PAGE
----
The Hybrid Model

We have reviewed the strengths and weaknesses of both digital print-on-demand and conventional offset print programs, but what about when the choice between digital and offset is not an either/or decision? A combination of both models can allow you to have your cake and eat it too by achieving a balance of customization and scale. As many print suppliers employ both offset and digital as part of their production capacity, the two technologies can be complementary.
“Allowing these two production methods to complement each other creates a holistic process that lets you leverage the strengths of both,” advises Joe Kaelin, Director of Manufacturing and Technology for Dexter Solutions. “When volumes are such that the conventional portion can be engaged, a hybrid solution can create a tailored workflow that will decrease unit costs.”
This approach is a strong fit for corporate programs with property or location-level customizations. In this scenario, a corporate program can produce an inventory of items via offset and then applies the location-specific content through a digital print-on-demand process.
Essentially with this hybrid model you are breaking your project up into two production runs. The first production run utilizes offset to produce the printed “shell” or “base run.” This method allows you to tap into the efficiencies gained through large offset runs. As properties and locations order their specific versions, the shell is then run through a digital press to apply the customized content.
The hybrid model leverages the best of both methods and allows you to realize the efficiencies gained from large volume, offset runs with the customization and speed of digital methods. Limitations to consider within this approach include the need to carry the inventory of the offset base run, and the additional time required to set up the program.
You will need to work with your print partner to ensure your art files are correctly set up to accommodate the two production runs. Previously, to fit in this hybrid model the artwork needed to feature a lighter background to allow for the visibility of the content printed digitally. This factor, of course, limited the design of options within a piece such as reverses or knockouts. Advancements in digital capabilities and special effects have brought the addition of white ink as an option, which allows for the white or a layer of white paired with color to be printed on dark backgrounds to provide the necessary contrast.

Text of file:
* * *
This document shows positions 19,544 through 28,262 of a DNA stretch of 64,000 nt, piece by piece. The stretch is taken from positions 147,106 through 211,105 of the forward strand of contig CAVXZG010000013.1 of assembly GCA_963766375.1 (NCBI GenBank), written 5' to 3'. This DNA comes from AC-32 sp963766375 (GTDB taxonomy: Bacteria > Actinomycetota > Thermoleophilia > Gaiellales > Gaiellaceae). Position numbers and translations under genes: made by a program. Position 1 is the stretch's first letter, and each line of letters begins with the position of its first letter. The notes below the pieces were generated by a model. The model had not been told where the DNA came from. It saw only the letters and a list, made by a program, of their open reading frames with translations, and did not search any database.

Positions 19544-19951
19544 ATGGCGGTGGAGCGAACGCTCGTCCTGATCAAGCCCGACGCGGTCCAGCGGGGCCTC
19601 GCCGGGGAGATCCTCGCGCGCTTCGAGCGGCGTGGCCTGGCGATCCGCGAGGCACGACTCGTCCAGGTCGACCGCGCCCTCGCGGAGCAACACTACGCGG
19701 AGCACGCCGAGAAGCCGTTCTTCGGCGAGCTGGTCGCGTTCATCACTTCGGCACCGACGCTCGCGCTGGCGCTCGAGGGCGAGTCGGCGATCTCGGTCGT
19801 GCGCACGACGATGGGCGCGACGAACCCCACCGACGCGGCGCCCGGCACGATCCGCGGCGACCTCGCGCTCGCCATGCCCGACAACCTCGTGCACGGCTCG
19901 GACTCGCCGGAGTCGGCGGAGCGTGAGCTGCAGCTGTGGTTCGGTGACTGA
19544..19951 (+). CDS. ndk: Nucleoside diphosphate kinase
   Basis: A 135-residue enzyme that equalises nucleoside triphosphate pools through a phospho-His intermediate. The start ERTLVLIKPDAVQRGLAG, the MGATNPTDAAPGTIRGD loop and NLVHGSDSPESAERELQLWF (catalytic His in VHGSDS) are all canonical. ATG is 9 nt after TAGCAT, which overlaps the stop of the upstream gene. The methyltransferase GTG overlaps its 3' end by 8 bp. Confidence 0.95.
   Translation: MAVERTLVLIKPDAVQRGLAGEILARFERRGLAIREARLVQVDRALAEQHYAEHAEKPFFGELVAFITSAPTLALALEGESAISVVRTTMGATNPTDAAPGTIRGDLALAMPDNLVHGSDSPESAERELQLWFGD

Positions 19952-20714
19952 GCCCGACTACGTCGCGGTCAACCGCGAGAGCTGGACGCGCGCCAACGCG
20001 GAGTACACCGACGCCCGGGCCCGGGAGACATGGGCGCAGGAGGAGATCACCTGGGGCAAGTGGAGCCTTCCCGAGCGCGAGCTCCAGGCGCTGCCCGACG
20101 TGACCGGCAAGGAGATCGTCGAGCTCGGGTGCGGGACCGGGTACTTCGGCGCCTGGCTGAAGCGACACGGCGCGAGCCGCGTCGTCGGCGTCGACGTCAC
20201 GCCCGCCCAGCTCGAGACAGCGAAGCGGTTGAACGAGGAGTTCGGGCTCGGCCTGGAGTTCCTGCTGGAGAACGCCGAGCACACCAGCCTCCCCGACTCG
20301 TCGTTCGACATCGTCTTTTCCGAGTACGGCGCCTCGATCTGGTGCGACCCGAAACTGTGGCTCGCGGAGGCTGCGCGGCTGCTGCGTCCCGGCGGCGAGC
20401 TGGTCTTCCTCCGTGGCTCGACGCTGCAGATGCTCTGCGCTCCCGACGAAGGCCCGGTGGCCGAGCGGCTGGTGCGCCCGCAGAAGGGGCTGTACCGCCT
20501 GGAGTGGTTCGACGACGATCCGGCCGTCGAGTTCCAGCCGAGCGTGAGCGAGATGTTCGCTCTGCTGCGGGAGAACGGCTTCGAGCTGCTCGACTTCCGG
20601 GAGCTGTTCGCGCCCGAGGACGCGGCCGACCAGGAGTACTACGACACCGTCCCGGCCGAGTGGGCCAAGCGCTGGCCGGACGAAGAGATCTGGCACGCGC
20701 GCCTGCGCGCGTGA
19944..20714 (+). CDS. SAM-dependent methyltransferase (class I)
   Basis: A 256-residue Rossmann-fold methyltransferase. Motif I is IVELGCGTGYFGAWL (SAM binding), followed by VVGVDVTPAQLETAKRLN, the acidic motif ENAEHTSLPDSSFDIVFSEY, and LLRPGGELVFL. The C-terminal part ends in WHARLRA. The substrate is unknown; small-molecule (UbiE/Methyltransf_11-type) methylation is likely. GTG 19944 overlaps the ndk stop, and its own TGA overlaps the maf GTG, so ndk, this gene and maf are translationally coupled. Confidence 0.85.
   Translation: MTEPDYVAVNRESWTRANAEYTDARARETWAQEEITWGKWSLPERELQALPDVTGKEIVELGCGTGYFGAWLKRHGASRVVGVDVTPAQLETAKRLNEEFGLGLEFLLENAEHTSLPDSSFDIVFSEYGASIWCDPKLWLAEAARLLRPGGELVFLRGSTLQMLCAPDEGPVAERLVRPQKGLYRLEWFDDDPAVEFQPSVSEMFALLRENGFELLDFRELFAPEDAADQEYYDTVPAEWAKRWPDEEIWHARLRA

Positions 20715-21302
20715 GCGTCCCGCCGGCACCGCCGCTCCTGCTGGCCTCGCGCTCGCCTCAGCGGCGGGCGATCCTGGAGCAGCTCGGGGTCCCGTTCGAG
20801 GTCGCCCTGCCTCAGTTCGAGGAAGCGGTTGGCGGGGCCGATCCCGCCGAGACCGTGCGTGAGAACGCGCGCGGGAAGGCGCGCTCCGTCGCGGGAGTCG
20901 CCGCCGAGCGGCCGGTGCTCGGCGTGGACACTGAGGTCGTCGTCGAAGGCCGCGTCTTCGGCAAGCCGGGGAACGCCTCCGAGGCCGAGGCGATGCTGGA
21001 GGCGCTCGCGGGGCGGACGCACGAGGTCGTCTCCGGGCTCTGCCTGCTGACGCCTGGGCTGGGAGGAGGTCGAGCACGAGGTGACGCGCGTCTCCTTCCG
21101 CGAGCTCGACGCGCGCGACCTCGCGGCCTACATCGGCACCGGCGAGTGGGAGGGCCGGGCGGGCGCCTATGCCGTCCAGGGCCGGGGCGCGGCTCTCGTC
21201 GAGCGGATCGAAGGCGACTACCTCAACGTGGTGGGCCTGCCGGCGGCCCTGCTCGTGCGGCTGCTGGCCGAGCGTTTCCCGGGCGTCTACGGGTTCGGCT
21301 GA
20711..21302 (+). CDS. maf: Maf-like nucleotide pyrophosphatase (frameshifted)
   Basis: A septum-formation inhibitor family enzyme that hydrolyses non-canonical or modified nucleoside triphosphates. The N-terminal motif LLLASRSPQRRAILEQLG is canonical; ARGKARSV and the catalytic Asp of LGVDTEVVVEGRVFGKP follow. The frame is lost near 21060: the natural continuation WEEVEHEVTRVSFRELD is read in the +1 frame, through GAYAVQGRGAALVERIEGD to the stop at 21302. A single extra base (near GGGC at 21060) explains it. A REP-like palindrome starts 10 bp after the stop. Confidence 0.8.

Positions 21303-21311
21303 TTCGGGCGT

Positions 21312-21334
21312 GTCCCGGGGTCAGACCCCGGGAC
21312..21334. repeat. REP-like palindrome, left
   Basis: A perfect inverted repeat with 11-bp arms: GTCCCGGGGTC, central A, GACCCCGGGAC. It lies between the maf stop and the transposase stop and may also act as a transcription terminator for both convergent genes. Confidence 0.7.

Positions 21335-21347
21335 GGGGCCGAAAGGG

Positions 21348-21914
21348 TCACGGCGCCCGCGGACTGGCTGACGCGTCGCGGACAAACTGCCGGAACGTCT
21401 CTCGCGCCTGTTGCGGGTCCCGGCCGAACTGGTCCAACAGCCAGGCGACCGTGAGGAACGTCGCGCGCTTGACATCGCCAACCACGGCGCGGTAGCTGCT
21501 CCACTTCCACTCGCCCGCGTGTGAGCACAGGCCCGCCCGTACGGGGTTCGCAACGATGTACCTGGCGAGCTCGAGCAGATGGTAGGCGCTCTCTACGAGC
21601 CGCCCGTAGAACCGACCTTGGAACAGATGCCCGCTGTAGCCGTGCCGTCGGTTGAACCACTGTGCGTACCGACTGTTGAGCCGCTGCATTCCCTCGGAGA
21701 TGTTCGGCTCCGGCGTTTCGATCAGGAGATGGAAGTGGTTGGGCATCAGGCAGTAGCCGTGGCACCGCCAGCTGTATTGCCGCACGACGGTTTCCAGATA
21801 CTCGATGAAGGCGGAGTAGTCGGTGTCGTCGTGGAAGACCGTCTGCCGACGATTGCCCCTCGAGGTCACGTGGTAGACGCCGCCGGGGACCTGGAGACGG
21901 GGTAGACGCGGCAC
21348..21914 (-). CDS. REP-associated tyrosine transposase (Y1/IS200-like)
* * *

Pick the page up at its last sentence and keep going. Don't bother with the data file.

Bottom line: When is a hybrid approach right for your project?
  • Corporate program with location-specific customization or variable data needs.
  • Higher volume (> 1,500 is a good rule of thumb).
  • Unique special effect or strict color matching requirements.
  • Allows for longer corporate program set-up, but shorter order completion turn-times at the property level.
Make sure not to overlook how you can leverage aspects of your program to reduce costs or improve product quality. If you have a large volume program and need to provide your network of locations with personalized items, automatically opting for a print on demand model will leave money on the table.
It is imperative to work with a print partner who will dig deep to understand your program and the desired outcome to ensure you utilize the best production model for your needs. The real value exists when a partner is willing to break out of their rigid processes and get creative in designing an end-to-end program tailored to your needs.
“Whether your needs drive you to digital or conventional printing, having the right partner to assist you along the way and to ensure consistent color management and brand identity across multiple platforms and substrates will allow you to meet corporate objectives and needs of individual properties and locations,” shares Ploucha.